I'll be on the road and doing mostly roboposts for the next week or so, but I wanted to lay on some parting words as we approach the one-week anniversary of the protests in Iran.Mesmerized by events in Iran, over the past few days I have found myself recalling the 2008 primary and general election campaign and my belief (tempered with brief outbursts of optimism) that even after eight years of darkness it would take nothing short of a miracle for Barack Obama to be elected. Could a miracle in Iran be in the offing?
Comparisons between Obama and Iranian opposition leader Mir Hussein Moussavi break down quickly. Given the substantial differences between American democracy and Iranian theocracy-democracy, comparisons between the coalition of voters that elected Obama and the coalition of demonstrators taking to the streets in Tehran and other cities don't have much currency beyond the fact that Iranians also are thirsty for change and have subsisted in darkness, although for a helluva lot longer than eight years.
But what I do know is that there has to be more than a casual connection between the sense of hope that Obama's victory engendered among many Americans -- and remains surprisingly strong seven months on -- and the sense of hope that the fervor over the Iran vote generated.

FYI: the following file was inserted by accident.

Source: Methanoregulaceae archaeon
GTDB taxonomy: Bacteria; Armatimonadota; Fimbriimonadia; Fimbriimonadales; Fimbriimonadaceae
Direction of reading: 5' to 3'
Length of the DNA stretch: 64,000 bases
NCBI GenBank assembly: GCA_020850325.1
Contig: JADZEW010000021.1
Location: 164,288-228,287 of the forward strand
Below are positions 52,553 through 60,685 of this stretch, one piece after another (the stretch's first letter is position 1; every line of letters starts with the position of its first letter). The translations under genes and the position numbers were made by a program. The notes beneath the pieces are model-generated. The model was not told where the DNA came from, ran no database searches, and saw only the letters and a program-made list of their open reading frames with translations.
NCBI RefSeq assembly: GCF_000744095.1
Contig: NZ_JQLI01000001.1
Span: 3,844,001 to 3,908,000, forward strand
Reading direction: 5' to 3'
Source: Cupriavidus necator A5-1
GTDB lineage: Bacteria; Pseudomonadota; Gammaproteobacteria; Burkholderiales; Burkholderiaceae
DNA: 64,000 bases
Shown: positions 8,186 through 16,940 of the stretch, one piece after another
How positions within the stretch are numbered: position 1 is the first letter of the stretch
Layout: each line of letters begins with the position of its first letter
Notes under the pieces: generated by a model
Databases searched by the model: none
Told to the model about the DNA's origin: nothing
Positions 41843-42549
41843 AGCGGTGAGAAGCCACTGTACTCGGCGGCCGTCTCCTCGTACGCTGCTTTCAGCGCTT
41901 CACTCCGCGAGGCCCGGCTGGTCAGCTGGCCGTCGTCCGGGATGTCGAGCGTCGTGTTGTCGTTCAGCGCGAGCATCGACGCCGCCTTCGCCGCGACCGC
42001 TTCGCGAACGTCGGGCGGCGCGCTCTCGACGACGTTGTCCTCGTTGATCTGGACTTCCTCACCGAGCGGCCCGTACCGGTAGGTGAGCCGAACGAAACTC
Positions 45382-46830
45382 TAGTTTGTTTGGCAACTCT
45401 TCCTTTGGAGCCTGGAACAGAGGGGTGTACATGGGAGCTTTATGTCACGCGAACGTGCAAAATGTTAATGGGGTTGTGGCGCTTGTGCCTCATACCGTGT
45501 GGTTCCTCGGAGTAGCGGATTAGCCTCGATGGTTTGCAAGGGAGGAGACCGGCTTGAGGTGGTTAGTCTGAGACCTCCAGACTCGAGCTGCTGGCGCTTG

Much remains unclear about what is happening in Iran, and the crackdown on the press and transmission of images and communication is having the effect of less reliable information being available by the day.
But three things are clear:
Obama's response has been pitch perfect; we can only thank God that the Republican leadership is no longer in charge of U.S. foreign policy.
For the moment, no one is in control of events in Iran, while the government and especially the ayatollahs are busily trying to buy time.
Time is on their side, not the protesters.